[00:10:57] That was the bit that always drove me. And, [00:11:00] you know, when I look back now, I can say that looking from the outside, it probably would have been easy to tell that this person was going to go and actually be a teacher, not just an academic, you know, there was a progression here that was inevitable, but I didn’t know it at the time.

[00:11:14] Catherine: You mentioned your PhD supervisor and you’ve mentioned your husband and they are, two absolute, magnets when it comes to direction through your PhD, right? So you can either have a good PhD supervisor or a bad PhD supervisor, and I’ll let you, uh, fill the gaps in on my experience there.

[00:11:29] But who was the most helpful or inspiring person for you on your PhD journey?

[00:11:34] Linda: That would have been Damien. Yeah.

[00:11:36] He was not that much older than me, but he was definite father figure, you know, academically, but also personally, he became a really close friend and we’re still in touch today. and you know, a lot of people when they’ve finished, their PhDs would rather stab themselves in the eye with a fork than ever speak to the supervisor.

[00:11:51] So I’m very aware of how lucky I am. But, Damien was so amazing and we’re still such good friends and he was, he had such [00:12:00] faith in me, right from the start, even offering me the PhD when I wasn’t, one of the standout, candidates, he could see something in me that I couldn’t s ee and I don’t think anyone else could see at the time either. you know, I’ll email him now proud about something I’ve done and he’ll email back this amazing. That’s great about how fabulous I am. And it’s just, you know, he’s still wonderfully supportive and encouraging and just a beautiful human being.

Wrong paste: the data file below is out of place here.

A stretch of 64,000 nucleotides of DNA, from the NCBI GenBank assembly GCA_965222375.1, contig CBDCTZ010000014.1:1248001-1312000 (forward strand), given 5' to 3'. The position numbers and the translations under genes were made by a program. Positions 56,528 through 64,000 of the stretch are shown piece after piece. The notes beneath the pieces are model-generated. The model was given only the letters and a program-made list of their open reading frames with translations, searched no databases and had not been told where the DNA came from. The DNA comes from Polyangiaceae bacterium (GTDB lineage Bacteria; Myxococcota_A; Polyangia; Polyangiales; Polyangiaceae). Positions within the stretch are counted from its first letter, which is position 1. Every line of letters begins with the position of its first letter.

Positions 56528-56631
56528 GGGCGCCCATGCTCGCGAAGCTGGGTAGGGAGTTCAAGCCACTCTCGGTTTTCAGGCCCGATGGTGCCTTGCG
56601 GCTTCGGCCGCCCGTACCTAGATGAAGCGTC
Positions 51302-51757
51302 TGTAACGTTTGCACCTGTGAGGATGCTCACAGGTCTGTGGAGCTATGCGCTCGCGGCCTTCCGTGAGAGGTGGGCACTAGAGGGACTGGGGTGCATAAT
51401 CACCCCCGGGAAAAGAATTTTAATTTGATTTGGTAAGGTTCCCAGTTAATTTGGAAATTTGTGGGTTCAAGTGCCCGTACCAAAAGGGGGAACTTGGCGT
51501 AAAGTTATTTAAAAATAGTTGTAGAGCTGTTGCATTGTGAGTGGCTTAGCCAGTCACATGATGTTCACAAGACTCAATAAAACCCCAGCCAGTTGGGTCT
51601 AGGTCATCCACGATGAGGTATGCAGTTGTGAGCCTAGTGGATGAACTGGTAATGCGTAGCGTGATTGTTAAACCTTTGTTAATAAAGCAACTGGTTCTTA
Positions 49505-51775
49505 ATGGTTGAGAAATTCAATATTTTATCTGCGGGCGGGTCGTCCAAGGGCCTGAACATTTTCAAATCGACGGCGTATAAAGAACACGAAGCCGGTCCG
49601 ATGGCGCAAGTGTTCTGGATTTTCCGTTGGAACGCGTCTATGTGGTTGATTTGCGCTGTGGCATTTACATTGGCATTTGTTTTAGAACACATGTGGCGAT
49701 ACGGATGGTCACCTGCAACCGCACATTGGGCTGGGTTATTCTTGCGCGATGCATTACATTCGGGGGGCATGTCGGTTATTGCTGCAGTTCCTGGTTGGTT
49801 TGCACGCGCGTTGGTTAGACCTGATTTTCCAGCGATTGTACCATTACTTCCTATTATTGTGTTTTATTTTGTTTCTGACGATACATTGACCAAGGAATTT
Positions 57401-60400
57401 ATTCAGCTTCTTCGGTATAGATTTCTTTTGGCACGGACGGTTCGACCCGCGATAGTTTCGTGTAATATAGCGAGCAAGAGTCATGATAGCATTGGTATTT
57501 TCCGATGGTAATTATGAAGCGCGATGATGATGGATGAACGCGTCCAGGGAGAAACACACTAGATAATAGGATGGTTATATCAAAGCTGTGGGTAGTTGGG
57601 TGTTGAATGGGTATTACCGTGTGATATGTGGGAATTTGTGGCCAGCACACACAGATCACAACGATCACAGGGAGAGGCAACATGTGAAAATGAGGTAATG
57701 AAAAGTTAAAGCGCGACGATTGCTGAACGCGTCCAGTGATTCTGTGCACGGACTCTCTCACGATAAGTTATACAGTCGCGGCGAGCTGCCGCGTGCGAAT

[00:12:26] Catherine: Did you ever ask him what it was that he saw in you?

[00:12:28] Linda: No, I didn’t. I’m not going to email him today.

[00:12:32] Catherine: Sometimes I think we have like fairy godmothers and godfathers, don’t we? . So you know how you go into schools and you see future Linda McIvers may be, he saw a future Damian Conway in you.

[00:12:43] Linda: maybe he did. And, uh, that would be quite the compliment I have to say.

[00:12:47] Catherine: Well, there you go. I feel like a needs to be had today.

[00:12:51] Linda: I think so I was also really lucky in that I shared an office with a bunch of really, supportive and encouraging guys. and we [00:13:00] were quite quite the team. So the guys I shared an office with were doing completely different things with different supervisors. So it wasn’t really a research group, but I kind of battened on towards the end of my PhD to a different research group, which was the, uh, at the time I think it was called the constraints and diagramming group.

[00:13:15] And we did a little bit of work together, which is how I started to connect with them. But, they had a really good culture. They. They went out to lunch together every day they would socialize from time to time and they, you know,  they built that human connection as well as the research connections. they were all like, it was a family in a lot of ways.